Senescence-associated β-galactosidase activity detectable at pH 6.0 was assayed according to Lee et al. (28). Briefly, equal numbers of cells were collected, washed, and resuspended in phosphate buffer (pH 6.0). Cells were lysed by freeze/thaw, and the lysates were centrifuged at 12,000 g for 7 min. The supernatants were mixed with 2-nitrophenyl-β-d-galactopyranoside (ONPG) (Sigma) (2.2 µg/µL) in 1 mM MgCl2 buffer. After incubation at 37°C for 12 h, 50 µL of 1 M sodium carbonate were added, and absorbance at 410 nm was measured in a plate spectrophotometer (SpectraMax M5 microplate reader).
Supernatants from either uninfected or infected NIH-3T3, treated or not with NAC or DFO, were collected after 3 days of incubation and assayed for IL-6, IL-1β, TNF-α, MCP-1, and IL-10 cytokines by the sandwich immunoassay (ELISA), as recommended by the manufacturer (R&D Systems or eBioscience). The optical density was determined in a plate spectrophotometer (SpectraMax M5 microplate reader). The concentrations of cytokines were calculated from a standard curve of recombinant cytokines. Results are mean and SE of triplicate cultures.
Production of NO was assayed indirectly by quantification of nitrites accumulated in the supernatant of cultures by using the Griess colorimetric method described by Kwon et al. (44).
Reactive Oxygen Species
Intracellular levels of ROS were measured by oxidation of nonfluorescent 2′,7′ dichlorofluorescin probe, delivered as diacetate form (DCFH-DA), to the fluorescent product 2′,7′ dichlorofluorescein (45). NIH-3T3 fibroblasts were plated in 96-well black plates and loaded for 20 min at 37°C with 10 µM DCFH-DA (Sigma-Aldrich). After the washing step with Hanks’ Balanced Salt Solution without phenol red (Gibco), fibroblasts were infected with tissue culture-derived T. cruzi trypomastigotes and treated or not with NAC or DFO, overnight. In the following day, monolayers were washed to remove extracellular parasites, fresh supplemented DMEM plus 2.5% FBS were added with or without the antioxidants NAC or DFO, for additional 3 days. Fluorescence was measured (529 nm excitation; 504 nm emission) from 2 to 72 h p.i. in a spectrophotometer (SpectraMax M5 microplate reader).
All statistical analyses were performed using Prism 6.0 software (GraphPad Software, La Jolla, CA, USA). All experiments shown are representative of at least two independent experiments with similar results. Normal distribution of data was determined using Kolmogorov–Smirnov test. Data with normal distributions were evaluated by unpaired Student’s two-tailed t-test. For the data that were not normally distributed, the non-parametric Mann–Whitney test was employed. For cells counting and parasite load analyses, data were log-transformed before statistical analyses. Data are expressed as the mean of technical replicates per treatment and SE. Differences with a p value <0.05 were considered significant.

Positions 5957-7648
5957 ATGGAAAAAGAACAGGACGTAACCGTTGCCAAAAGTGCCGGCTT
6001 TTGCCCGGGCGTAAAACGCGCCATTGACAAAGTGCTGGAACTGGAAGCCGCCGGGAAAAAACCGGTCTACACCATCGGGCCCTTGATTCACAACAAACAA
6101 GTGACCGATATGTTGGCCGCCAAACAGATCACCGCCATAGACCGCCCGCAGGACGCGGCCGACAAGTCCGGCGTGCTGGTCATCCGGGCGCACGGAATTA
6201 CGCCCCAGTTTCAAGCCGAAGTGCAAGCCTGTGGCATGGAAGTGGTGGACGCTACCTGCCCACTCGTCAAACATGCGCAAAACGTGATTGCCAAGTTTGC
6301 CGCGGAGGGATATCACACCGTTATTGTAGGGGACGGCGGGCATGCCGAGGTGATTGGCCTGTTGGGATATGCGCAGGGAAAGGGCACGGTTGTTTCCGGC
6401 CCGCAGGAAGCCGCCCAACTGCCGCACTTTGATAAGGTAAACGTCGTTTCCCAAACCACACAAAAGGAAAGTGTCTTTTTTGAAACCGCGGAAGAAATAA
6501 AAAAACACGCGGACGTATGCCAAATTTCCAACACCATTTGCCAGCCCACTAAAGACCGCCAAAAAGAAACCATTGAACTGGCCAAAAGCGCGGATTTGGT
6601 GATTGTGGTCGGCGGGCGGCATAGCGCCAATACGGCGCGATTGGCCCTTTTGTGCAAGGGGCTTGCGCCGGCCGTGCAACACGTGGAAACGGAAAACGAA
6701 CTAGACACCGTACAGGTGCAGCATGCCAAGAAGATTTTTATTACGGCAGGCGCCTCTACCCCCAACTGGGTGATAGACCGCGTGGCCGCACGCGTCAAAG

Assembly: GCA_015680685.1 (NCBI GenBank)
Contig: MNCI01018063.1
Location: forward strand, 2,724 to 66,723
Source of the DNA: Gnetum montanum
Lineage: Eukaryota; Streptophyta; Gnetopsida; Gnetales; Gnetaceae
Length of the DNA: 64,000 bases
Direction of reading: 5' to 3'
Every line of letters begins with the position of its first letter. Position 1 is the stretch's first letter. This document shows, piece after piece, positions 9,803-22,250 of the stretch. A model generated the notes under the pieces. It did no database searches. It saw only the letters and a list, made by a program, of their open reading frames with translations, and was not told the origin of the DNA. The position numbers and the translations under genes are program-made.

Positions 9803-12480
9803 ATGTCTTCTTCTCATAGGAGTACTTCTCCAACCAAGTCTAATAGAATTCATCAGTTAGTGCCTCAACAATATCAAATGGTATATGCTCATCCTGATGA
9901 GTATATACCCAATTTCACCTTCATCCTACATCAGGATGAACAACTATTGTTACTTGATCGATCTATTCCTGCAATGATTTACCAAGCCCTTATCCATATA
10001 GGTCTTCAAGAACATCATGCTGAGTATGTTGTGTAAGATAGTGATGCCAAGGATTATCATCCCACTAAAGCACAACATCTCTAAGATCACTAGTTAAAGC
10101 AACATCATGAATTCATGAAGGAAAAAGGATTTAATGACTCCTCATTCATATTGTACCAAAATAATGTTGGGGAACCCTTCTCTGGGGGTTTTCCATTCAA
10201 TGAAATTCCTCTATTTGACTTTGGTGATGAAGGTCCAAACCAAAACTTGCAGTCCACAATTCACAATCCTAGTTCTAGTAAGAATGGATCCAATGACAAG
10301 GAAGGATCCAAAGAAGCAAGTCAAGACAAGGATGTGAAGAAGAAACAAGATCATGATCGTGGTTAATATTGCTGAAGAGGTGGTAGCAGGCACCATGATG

T. cruzi Infection Decreases the Number of NIH-3T3 Fibroblasts In Vitro
To investigate the initial events of T. cruzi infection, NIH-3T3 fibroblasts were infected and as expected, they released trypomastigotes into culture supernatants at day 4. At the day 6, we found the average of 105 trypomastigotes released by each fibroblast (Figure 1A). We also observed an increasing of amastigote forms in the supernatants, which reflects a spontaneous differentiation of trypomastigotes to amastigotes, as previously described (46, 47). We next evaluated the effects of T. cruzi infection in NIH-3T3 fibroblasts by infecting these cells with culture-derived trypomastigotes overnight followed by a washing step to eliminate extracellular parasites. After 3 days p.i., cells were recovered from the plates and counted in the optical microscope. We found a remarkable reduction of the overall cell numbers in the infected compared to non-infected condition (Figure 1B, upper panel and Figure 1C). To investigate whether the reduced cell numbers in the infected condition were due to cell death, we further evaluated the numbers of dead cells by Trypan blue exclusion assay, and we observed equal numbers of dead cells in the infected and non-infected conditions (Figure 1B, lower panel and Figure 1C). By annexin V and 7AAD staining, we found that most of dead cells were apoptotic (data not shown). In addition, we observed equal numbers of detached cells in the supernatants in both conditions (data not shown). Infected fibroblasts displayed distinctive phenotypic alterations, including enlarged and flattened morphology (Figure 1C). Together, our data suggest that NIH-3T3 fibroblasts are not able to control the initial parasite replication, acting as a reservoir of T. cruzi at the early stages of infection; and that T. cruzi infection may interfere with the cellular proliferative capacity of fibroblasts.
Figure 1. Trypanosoma cruzi infection decreases the number of fibroblasts in culture. NIH-3T3 fibroblasts were infected with culture-derived trypomastigotes of T. cruzi (MOI 5:1). (A) Assessment of extracellular parasitic load (trypomastigote and amastigote forms) in culture supernatants over 10 days of infection. (B) Quantification of the number of T. cruzi-infected or non-infected fibroblasts after 3 days post-infection in the optical microscope. Dead cells were evaluated by Trypan blue exclusion assay. (C) Photographs are representative of six randomly chosen fields and denote a confluent cell culture in the absence but not in the presence of T. cruzi infection (20× magnification). Scale bars are equal to 50 µm. Data are presented as the mean ± SE of three biological replicates. Data were log-transformed and analyzed by unpaired, two-tailed Student’s t-test. **p < 0.01; NS, not significant, p > 0.05. Data are representative of at least three independent experiments with similar results. Abbreviations: MOI, multiplicity of infection; dpi, days post-infection; Ctrl, control.